University of Texas Health Science Center at Houston Houston, TX
Christine Catinis, MD, MS1, Maya Sarihan, MD1, Abdullah Aleem, MD2, Yinghong Wang, MD3 1University of Texas Health Science Center at Houston, Houston, TX; 2University of Texas Health Science Center, Houston, AZ; 3University of Texas MD Anderson Cancer Center, Houston, TX
Introduction: The development of immune checkpoint inhibitors (ICIs) has revolutionized the treatment of many advanced malignancies. Despite these advancements, they are associated with immune-related adverse events that affect multiple organ systems. The most common gastrointestinal manifestations include diarrhea and colitis, though there have been reports associating ICI therapy with the development of diverticulitis and subsequent fistula/abscess formation. Here, we describe a case of immune-mediated enteritis with rectal ulcer and fistula formation in a patient being treated with ICI.
Case Description/Methods: A male in 60s with renal cell carcinoma with metastases to the brain and lungs on nivolumab/ipilimumab/cabozantinib (received last dose cycle 3 nivo/ipi three weeks prior) presented with progressively worsening diarrhea, abdominal bloating, and decreased appetite. He had recent hospitalization for E. Coli bacteremia secondary to sigmoid diverticulitis, which resolved with prolonged course of antibiotics. CT showed thickened small bowel consistent with enteritis and possible thin perianal enhancing tracts. Further evaluation with contrast-enhanced MRI of the pelvis revealed two perianal fistulous tracts with associated small fluid collections. Colonoscopy revealed a single 15 mm ulcer in the rectum beside a rectal fistula although the fluid collections were too small for drainage or aspiration. Pathology displayed nonspecific ulcer base with inflamed granulation tissue and inflammatory exudate. He was treated with antibiotics, budesonide, and 3 doses of vedolizumab with significant symptom response and resolution of fistula on follow up imaging 3 weeks later.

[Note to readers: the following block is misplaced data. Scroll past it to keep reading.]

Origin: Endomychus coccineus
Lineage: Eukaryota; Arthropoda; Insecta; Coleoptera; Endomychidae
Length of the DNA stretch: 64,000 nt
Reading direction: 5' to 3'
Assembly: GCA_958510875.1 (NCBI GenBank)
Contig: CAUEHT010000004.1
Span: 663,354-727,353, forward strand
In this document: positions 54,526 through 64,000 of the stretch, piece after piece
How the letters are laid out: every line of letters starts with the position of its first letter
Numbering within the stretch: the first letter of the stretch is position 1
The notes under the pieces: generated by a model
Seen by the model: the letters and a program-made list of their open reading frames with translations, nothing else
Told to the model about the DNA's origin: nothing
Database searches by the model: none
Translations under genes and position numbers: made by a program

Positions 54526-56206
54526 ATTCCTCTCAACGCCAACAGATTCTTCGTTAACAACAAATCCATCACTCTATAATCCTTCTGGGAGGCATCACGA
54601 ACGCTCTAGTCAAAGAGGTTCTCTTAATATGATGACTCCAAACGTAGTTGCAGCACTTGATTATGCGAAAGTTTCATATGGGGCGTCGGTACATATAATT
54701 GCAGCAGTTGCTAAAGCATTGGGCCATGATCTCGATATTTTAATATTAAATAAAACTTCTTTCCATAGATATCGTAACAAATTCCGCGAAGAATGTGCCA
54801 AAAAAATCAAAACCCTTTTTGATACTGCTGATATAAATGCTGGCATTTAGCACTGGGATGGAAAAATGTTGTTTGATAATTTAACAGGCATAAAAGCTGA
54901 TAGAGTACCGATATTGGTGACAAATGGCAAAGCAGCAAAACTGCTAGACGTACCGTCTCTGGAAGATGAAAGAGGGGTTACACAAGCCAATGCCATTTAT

Discussion: Although the incidence of immune-mediated adverse events varies among the different classes of ICI drugs, diarrhea and colitis are two of the most commonly reported. There is a scant amount of literature on perianal abscesses and fistulas as the predominant presentations of GI toxicity related to ICI exposure. Given such a low incidence, there is a huge knowledge gap in the optimal management strategy of such pathologies. The successful treatment outcome from a combination regimen of antibiotics, budesonide, and vedolizumab in this particularly challenging case provided a great reference for our future clinical practice and illustrated the importance of prompt, optimal management. Early recognition and aggressive management strategy is the key to ensure favorable outcome of immune mediated GI adverse events.
Figure: Images (A) and (B) show endoscopic images of a single 15 mm ulcer found in the rectum. Images (C) and (D) show a rectal fistula. CT image (E) displays thin perianal enhancing tracts. MRI images (F), (G), and (H) show two perianal fistulous tracts with associated small fluid collections.
Christine Catinis indicated no relevant financial relationships.
Maya Sarihan indicated no relevant financial relationships.
Abdullah Aleem indicated no relevant financial relationships.
Christine Catinis, MD, MS1, Maya Sarihan, MD1, Abdullah Aleem, MD2, Yinghong Wang, MD3. P0259 - Rectal Ulcer and Fistula Development in a Cancer Patient on Immune Checkpoint Inhibitor Immunotherapy: A Case Report, ACG 2023 Annual Scientific Meeting Abstracts. Vancouver, BC, Canada: American College of Gastroenterology.